Your Social Stratosphere Roundup: 10 Inclusive Folks You Should Know About



Ever heard of a kind of handmade paper that lasts up to 800 years? The extremely durable Dó paper—made from the bark of the Rhamnoneuron balansae and traditionally produced in Vietnam—is renowned for its durability and resilience, and famous for being the canvas for Vietnamese folk art paintings. However, the meticulous manufacturing process of Dó paper, involving up to 100 steps, is fast becoming obsolete due to the rise in mass-produced goods. Wishing to revitalise this industry, Tran Hong Nhung founded the social enterprise Zo Project , which aims to support the livelihoods of artisans and promote the papermaking trade. Not only does Zo Project collaborate with craftspeople and ecologists to implement eco-friendly papermaking techniques, it also works with artists to create a variety of handicrafts that combine ancient cultural elements with contemporary design. If ever on a visit to Hanoi, check out the Zo Souvenir Shop, nestled in a surprisingly tranquil corner by the train tracks amid the bustling Hoan Kiem area.  


In Ghana, coconuts are more than just a delectable fruit—they also provide an ingenious solution to the country’s hazardous overdependence on charcoal and fi rewood for energy. Sulley Amin founded Zaacoal in 2014 with a vision to manufacture a safe, smoke-free and sustainable alternative to charcoal by using the ubiquitous discarded coconut shells found in most Ghanaian cities. Amin’s innovation concurrently addresses multiple issues facing his home country—not only does Zaacoal have the potential to curb harmful emissions from charcoal and reduce the deforestation involved in fi rewood production, but it further provides an effective management system for coconut waste. Zaacoal caters to both individual households and commercial enterprises with a wide variety of products, including cooking briquettes, quick light charcoal, shisha charcoal and activated charcoal. Amin and his team intend to signifi cantly scale up production in order to meet the growing demand from both the local African and global markets.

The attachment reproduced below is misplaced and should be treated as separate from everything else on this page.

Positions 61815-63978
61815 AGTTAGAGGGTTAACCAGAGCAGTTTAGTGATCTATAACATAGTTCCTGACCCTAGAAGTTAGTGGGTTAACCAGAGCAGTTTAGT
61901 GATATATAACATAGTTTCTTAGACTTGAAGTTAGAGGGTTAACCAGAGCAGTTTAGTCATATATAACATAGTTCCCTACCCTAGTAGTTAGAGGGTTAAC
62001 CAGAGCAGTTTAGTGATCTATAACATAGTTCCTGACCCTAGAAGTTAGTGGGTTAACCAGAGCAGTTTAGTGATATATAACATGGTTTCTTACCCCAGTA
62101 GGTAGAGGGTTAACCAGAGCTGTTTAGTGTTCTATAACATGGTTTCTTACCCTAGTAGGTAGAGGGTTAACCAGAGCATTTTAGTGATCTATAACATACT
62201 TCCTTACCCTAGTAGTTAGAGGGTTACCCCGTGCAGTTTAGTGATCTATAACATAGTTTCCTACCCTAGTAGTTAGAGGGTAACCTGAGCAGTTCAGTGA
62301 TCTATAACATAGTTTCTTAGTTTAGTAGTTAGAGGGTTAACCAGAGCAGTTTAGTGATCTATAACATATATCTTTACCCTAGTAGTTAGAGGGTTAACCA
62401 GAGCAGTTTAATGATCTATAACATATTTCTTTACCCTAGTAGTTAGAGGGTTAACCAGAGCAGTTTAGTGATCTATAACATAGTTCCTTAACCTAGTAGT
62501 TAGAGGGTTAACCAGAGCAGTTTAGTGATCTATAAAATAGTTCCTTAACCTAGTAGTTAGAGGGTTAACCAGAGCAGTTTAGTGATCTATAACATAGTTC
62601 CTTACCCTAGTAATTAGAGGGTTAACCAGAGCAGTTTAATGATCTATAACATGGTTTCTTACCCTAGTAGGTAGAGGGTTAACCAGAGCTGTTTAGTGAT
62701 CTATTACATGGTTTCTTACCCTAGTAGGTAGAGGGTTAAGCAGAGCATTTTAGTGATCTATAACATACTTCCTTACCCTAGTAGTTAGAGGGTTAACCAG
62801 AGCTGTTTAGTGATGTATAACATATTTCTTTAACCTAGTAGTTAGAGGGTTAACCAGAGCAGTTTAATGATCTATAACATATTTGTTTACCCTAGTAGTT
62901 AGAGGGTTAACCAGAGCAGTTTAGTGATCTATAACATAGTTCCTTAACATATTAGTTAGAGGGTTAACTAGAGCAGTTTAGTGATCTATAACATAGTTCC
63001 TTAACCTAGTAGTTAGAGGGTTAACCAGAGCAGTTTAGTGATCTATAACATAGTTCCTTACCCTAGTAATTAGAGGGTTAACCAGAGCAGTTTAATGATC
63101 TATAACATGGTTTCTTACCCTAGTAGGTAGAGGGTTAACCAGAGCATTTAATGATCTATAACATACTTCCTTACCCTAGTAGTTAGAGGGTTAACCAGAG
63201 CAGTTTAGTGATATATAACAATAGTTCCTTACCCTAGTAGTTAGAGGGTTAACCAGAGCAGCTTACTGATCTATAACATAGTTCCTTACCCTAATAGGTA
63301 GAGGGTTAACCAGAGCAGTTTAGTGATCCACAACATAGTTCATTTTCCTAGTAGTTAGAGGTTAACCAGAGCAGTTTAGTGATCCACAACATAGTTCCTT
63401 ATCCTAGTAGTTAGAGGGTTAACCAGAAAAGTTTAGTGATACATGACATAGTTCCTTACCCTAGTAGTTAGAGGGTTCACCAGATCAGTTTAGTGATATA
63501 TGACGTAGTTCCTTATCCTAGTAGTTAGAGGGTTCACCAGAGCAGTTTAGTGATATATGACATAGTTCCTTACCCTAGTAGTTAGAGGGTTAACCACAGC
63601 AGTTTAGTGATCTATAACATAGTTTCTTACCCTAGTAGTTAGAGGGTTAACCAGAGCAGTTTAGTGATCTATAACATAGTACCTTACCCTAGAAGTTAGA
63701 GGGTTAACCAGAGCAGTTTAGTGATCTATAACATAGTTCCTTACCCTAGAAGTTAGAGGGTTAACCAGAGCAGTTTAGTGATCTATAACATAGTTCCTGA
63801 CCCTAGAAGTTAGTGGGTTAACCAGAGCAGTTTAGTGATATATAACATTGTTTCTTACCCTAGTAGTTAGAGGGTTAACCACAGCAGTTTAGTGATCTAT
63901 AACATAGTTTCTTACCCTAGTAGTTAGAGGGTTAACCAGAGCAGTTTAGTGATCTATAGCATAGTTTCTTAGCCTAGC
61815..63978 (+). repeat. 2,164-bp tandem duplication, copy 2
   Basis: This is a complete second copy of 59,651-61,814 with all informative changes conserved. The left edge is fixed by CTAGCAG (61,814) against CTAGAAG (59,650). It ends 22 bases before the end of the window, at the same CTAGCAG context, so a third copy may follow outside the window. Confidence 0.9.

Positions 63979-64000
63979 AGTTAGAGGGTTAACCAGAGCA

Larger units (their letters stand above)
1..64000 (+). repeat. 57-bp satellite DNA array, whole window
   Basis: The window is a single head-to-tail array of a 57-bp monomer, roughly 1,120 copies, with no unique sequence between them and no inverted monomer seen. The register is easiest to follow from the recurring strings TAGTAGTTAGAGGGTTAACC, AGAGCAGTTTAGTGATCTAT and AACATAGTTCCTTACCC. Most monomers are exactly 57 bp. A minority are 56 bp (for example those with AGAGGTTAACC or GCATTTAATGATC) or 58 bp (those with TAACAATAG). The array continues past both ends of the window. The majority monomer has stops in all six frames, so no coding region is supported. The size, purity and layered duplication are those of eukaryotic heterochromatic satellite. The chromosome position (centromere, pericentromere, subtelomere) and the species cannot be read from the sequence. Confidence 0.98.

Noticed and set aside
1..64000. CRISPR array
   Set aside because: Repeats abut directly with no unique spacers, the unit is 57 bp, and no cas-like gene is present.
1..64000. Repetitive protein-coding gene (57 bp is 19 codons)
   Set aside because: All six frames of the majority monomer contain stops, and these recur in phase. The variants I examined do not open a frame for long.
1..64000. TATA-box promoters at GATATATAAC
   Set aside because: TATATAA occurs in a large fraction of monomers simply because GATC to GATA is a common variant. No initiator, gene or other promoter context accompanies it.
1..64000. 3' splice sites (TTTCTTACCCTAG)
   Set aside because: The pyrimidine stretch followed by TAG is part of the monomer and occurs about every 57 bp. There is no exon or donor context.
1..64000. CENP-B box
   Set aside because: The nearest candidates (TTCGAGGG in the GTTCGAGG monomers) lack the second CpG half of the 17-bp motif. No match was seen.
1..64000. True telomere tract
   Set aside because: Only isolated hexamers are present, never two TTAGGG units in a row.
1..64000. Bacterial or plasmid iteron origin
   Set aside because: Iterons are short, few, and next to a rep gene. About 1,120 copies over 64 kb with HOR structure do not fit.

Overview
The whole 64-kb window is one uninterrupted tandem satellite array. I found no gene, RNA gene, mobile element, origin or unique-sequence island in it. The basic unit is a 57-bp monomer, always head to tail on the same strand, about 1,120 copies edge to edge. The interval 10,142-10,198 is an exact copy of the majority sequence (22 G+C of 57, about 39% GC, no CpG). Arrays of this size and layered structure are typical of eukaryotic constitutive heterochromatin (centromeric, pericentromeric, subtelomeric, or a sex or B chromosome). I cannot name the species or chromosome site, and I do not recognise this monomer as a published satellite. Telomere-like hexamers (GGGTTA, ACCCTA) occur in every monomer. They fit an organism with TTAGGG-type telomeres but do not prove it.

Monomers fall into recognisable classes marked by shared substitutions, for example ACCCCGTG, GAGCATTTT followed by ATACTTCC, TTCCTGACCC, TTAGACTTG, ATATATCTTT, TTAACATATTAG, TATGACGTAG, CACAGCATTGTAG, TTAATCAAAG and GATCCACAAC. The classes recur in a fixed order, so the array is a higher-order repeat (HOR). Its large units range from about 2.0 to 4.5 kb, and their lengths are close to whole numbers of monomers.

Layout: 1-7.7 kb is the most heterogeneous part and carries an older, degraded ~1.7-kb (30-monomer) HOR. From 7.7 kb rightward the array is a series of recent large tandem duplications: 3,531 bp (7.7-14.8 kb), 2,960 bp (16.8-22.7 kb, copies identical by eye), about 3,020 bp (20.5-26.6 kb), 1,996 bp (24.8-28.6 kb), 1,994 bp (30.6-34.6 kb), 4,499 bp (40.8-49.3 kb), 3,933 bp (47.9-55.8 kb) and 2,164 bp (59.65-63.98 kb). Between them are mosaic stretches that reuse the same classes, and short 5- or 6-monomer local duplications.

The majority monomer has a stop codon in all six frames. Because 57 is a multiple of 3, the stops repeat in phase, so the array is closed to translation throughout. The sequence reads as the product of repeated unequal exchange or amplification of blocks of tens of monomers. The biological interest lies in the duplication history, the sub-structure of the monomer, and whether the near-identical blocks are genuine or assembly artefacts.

Many patients who receive treatment through PICC lines—intravenous tubes inserted in the arm to deliver medications—are advised to wear a bulky and often uncomfortable tube sock to protect the insertion site. Recognising the need for functional and fashionable healthware, Chaitenya Razdan and Susan Jones launched New York-based start-up Care+Wear in 2014 to produce items such as the PICC Line Cover—made from breathable antimicrobial fabric with visibility through a mesh window—as well as specially designed shirts with zipper openings for easy access to chest ports, the implanted device often used in chemotherapy. Care+Wear collaborates with both clinicians and fashion experts to ensure that their products cater to their customers’ medical and lifestyle needs.


Simon Griffiths, Danny Alexander and Jehan Ratnatunga are more passionate about toilet paper than the average person. Based in Australia, their cheekily named social enterprise Who Gives A Crap is dedicated to transforming the way we think about basic sanitation, one roll at a time. The company was founded in response to the startling lack of access to toilet facilities in developing countries, which affects around 2.4 billion people and causes deadly waterborne illnesses. Who Gives A Crap sells forest-friendly toilet paper made from recycled materials and donates 50 per cent of its proceeds to build toilets in the developing world. The benefits are twofold: to date, the efforts of this social enterprise have resulted in the reduction of nearly 6,000 tonnes of greenhouse gas emissions and improved sanitation for approximately 100,000 people. Who Gives A Crap’s funky yet ethical products can be purchased off their website.  


With the towering skyscrapers and glitzy malls that dot the island, the average Singaporean can sometimes be oblivious to the plight of low-income groups who struggle on a daily basis to make ends meet. To this end, Singaporeans Against Poverty , a local campaign under Caritas Singapore, hopes to spark a wider conversation about the invisible urban poor and the vicious cycle of poverty with two simulation initiatives. Respectively called the $5 Challenge and PING!: Poverty Is Not a Game, the former challenges participants to spend no more than 5 Singapore dollars a day on food and transport—the same amount spent by each household member in the country’s bottom ten percentile—while the latter is an online game in which players, cast as underprivileged characters, deal with a variety of difficult life choices faced by the low-income members of society. Through these simulation exercises, Singaporeans Against Poverty exposes the general public to the interconnected dimensions of poverty and unmet medical, social and emotional needs.